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Thread: Why do most Chinese made katana have fullers?

  1. #1

    Why do most Chinese made katana have fullers?

    Man, this place is really dead. I used to come here a lot a few years ago and see at least 10 new posts a day. Everyone seemed to have left once the layout was changed and made more complicated.

    Anyway, I was wondering the reason why most Chinese production katana have bo-hi. It seems like it would be more work, plus most people don't want bo-hi because it's too common, and imo just a regular shinogi ji looks better. Anyone know why they go the extra step?

  2. #2
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    It's slowed down a lot over the last few years for sure, but there's still some regulars that keep the faith alive.

    I don't really follow the production katana side of things very closely. Most of the middle to upper tier doesn't seem to have a strong number of bo-hi. It could just be an attempt to make their stuff stand out from the crowd? I'm not really involved in the costs associated with building them out, I'd imagine that simply building a better mount would make more sense than taking the time to carve out the hi, but there's got to be a reason especially at the price points for a lot of these swords.

  3. #3
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    Along with lightening the blade and being aesthetically pleasing to some I would have thought that it's most likely a way of salvaging flawed blades.

    From a production standpoint it allows them to alter the balance of a blade and to cut out flaws on the shinogi-ji.

  4. #4
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    Grinding evenly on long faces, is difficult.
    The more lines, or faces that break up the shape, the more difficulty, in seeing uneven forging, and grinding, and if the zukuri chosen breaks the overall length into many shorter faces, that's makes it even harder.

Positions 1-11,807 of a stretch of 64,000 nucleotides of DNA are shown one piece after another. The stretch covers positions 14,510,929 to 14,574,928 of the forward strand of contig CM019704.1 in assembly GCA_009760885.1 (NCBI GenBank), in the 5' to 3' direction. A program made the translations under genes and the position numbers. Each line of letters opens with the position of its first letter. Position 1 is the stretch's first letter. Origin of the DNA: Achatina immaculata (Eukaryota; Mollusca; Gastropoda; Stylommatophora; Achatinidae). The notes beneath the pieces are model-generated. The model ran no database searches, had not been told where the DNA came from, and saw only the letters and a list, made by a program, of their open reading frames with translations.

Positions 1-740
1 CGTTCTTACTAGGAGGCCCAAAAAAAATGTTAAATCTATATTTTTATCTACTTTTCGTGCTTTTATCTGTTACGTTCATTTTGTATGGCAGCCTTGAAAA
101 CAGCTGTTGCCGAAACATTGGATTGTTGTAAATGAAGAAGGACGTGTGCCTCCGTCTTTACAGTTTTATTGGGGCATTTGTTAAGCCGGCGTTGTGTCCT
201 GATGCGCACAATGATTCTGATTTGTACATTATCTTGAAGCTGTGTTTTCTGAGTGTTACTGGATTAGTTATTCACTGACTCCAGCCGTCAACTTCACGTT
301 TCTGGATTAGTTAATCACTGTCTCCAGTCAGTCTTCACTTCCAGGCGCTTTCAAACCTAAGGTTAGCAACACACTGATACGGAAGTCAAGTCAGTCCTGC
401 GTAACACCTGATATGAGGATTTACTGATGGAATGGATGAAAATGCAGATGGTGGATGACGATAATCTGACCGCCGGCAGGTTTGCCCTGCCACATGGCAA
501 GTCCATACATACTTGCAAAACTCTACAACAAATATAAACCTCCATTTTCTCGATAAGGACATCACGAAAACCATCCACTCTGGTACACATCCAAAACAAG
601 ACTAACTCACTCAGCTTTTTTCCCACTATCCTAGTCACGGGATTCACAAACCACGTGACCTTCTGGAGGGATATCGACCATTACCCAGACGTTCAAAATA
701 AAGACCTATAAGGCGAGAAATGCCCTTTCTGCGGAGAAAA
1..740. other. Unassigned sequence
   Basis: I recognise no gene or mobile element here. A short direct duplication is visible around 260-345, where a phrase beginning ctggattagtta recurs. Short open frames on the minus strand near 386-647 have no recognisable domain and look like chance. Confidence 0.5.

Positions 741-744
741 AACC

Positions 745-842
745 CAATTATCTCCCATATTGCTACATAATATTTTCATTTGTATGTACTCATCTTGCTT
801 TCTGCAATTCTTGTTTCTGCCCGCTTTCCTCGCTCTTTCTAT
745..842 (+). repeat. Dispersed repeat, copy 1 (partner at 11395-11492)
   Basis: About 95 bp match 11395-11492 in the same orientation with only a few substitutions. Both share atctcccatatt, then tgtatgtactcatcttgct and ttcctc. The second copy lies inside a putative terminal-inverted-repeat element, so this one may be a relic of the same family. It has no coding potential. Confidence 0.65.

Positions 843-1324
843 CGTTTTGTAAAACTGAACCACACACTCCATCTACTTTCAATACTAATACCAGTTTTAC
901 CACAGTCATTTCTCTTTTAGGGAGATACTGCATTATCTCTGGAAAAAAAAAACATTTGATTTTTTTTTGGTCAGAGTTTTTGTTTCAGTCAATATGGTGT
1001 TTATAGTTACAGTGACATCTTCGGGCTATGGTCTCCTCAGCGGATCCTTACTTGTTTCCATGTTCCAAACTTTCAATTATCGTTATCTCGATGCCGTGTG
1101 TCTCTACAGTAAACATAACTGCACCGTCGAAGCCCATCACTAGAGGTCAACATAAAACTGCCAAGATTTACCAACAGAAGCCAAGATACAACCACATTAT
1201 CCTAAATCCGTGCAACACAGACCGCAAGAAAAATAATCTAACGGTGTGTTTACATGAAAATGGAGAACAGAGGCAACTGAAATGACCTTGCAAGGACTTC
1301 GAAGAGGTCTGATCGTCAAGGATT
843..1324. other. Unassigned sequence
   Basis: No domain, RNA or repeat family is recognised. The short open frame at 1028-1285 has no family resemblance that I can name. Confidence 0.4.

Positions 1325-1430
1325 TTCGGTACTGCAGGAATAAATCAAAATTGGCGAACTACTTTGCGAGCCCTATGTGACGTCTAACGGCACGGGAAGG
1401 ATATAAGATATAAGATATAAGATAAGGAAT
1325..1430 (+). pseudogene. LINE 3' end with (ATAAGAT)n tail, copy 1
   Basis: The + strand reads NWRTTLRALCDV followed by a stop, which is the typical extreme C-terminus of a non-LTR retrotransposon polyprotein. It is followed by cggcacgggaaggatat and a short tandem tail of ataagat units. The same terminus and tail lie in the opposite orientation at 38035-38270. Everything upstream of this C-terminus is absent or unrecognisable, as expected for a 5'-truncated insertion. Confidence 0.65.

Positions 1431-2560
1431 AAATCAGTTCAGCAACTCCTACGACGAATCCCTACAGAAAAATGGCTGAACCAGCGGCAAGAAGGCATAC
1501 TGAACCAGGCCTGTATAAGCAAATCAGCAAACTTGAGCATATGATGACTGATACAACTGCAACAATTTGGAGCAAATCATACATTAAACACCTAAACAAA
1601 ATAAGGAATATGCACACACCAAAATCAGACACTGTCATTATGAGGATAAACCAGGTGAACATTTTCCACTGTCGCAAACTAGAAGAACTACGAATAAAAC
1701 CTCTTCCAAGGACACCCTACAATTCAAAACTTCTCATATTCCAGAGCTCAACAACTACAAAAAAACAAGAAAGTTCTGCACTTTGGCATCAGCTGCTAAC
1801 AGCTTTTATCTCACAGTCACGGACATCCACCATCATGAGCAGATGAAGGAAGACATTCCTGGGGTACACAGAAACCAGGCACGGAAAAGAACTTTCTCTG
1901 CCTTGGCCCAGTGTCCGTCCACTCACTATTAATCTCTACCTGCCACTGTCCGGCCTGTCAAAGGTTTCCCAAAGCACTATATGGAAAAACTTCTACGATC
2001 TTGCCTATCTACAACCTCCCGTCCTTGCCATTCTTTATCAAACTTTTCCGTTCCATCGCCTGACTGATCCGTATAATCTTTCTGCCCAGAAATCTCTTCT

I.E. A hira zukuri with it large faces, will show every ripple, and grain opening, shinogi zukuri it becomes less obvious, put a hi there, even less, get to unokubi zukuri with naginata hi, and there is so much going on, you can't see small mistakes.

  5. #5
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    I'd like to get it breathing at least a bit faster, but alas I am late with my own contributions...

    I think the main reason is that the machinery employed to polish the blades also automatically routs/gouges a hi (told by the "fading" of the hi terminations). Blades with no hi are my favorite, but essentially, unless the steps to increase the reflectivity of the shinogi ji are taken (mirrored polishing/burnishing) and/or the lighting/background are adequate, they photograph poorly, since the shinogi is super soft because of the poor/rounded geometry. With a bo-hi the shinogi is always crisp. Until you get to the kissaki, that is... but that is another story.
    Oblivion is the shield of the mind

  6. #6
    I agree, the boards are becoming sparser, and some are visibly close to death.

    I think one reason is that for amateur craftsmanship, which can sometimes be of a higher order than anybody is likely to pay for, there is officially nothing but the home improvements board. The Bladesmiths, Blacksmiths, Artisans and Professionals boards are described as being for professionals only. Actually the Bladesmiths' Cafe board allows posting by anybody who doesn't mind being patronised, but only after you have bypassed the previous page, which says that "Everyone is welcomed to read these forums but posting privileges are limited to industry professionals". I don't know whether leaving posting unblocked is deliberate or just an oversight.